In the first Hangover, there was something intriguing about Alan's weirdness, but in the sequel he's just petulant and blandly (or baldly) deranged, all of his menace reduced to a boyish affection for a monkey. Eager to please even as it brutishly jokes about an accomplished musician losing a finger, The Hangover II is full of bizarre cheerful reactions that make no sense. Dentist Stu wakes up with a large Mike Tyson-esque tattoo on his face, so he screams and fritz's out (his head-wagging frenzies are as funny as anything else in the movie). Then he, Phil, and Alan go looking for his fiancee's younger brother Teddy (Mason Lee) as if nothing has happened. Later, he applauds "the demon" inside him, describing his "dark side" as "pretty fucking cool if you ask me," as if a second drugged bacchanalia of his "wolfpack" magically bestowed manhood and machismo on his bland dental mien. Meanwhile, Bradley Cooper has become a supporting actor scarcely distinguishable from the others, and as they all laugh at the monkey committing pseudo-fellatio on a kidnapped monk, Alan notes the film's calculated bottom-feeding international appeal when he says "When monkey nibbles on penis, it's funny in any language."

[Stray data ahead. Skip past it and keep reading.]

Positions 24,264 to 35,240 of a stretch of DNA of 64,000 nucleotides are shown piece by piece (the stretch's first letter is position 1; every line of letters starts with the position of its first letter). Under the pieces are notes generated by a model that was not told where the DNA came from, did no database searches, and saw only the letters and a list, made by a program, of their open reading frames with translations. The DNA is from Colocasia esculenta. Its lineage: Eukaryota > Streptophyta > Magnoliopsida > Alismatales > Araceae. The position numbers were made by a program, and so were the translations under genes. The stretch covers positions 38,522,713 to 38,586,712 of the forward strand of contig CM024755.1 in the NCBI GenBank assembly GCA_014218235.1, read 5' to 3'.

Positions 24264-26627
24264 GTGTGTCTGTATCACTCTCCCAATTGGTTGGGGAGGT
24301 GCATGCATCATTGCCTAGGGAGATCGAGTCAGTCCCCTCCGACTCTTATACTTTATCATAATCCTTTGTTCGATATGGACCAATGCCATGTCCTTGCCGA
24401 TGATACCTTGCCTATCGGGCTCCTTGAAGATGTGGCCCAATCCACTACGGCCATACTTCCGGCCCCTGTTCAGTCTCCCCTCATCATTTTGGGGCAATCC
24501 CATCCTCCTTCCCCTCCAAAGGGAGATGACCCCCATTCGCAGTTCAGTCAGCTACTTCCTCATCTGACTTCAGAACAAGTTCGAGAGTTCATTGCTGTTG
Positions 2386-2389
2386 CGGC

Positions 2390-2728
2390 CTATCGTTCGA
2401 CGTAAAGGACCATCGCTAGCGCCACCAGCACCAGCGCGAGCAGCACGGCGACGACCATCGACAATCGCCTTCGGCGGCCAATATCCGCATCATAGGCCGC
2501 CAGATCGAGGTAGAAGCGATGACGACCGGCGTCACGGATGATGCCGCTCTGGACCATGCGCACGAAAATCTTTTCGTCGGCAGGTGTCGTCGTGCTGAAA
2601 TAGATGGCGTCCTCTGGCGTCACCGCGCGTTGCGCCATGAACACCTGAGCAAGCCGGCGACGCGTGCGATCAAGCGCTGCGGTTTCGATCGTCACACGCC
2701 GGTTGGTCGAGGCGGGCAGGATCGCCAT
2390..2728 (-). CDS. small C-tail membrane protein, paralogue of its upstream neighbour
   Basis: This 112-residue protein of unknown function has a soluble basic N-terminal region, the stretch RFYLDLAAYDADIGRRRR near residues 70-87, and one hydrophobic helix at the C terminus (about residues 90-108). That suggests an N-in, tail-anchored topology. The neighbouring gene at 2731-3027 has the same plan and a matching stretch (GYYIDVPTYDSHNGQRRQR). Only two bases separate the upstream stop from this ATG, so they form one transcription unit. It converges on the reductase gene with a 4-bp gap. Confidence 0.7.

For all of its pseudo-excesses, The Hangover Part II has all of the spontaneity and charm of an accountant tabulating figures. While the first film held allusions to Bringing Up Baby, Fandango, and Rain Man, The Hangover Part II can only allude to The Hangover, thereby attaining a perfect loop in which director/writer Todd Phillips dares not do anything more than exploit the audience's affections for those wild, blind chuckleheads of the first go round. Perhaps, Phillips doesn't want to risk anything in this grim economy. Perhaps, some day in the distant future, people will look back (if they can bear to sit through it) on The Hangover Part II as an example of masculinity's last capitulation to complete cultural impotence. Perhaps, when The Hangover III gets released, we will laugh uneasily as one of the guys gets drawn, flogged, quartered, and beheaded. Stu's fiancee's dad criticizes Stu for "not" having "the eyes of a man," but "the eyes of a coward." He could have said the same of the fearful bean-counting men behind the camera.

11 comments:

Erich Kuersten said...

whoa! Brutal and awesome accurate! Truly, you have the acumen of the tiger missing from this sorry sequel!

Hokahey said...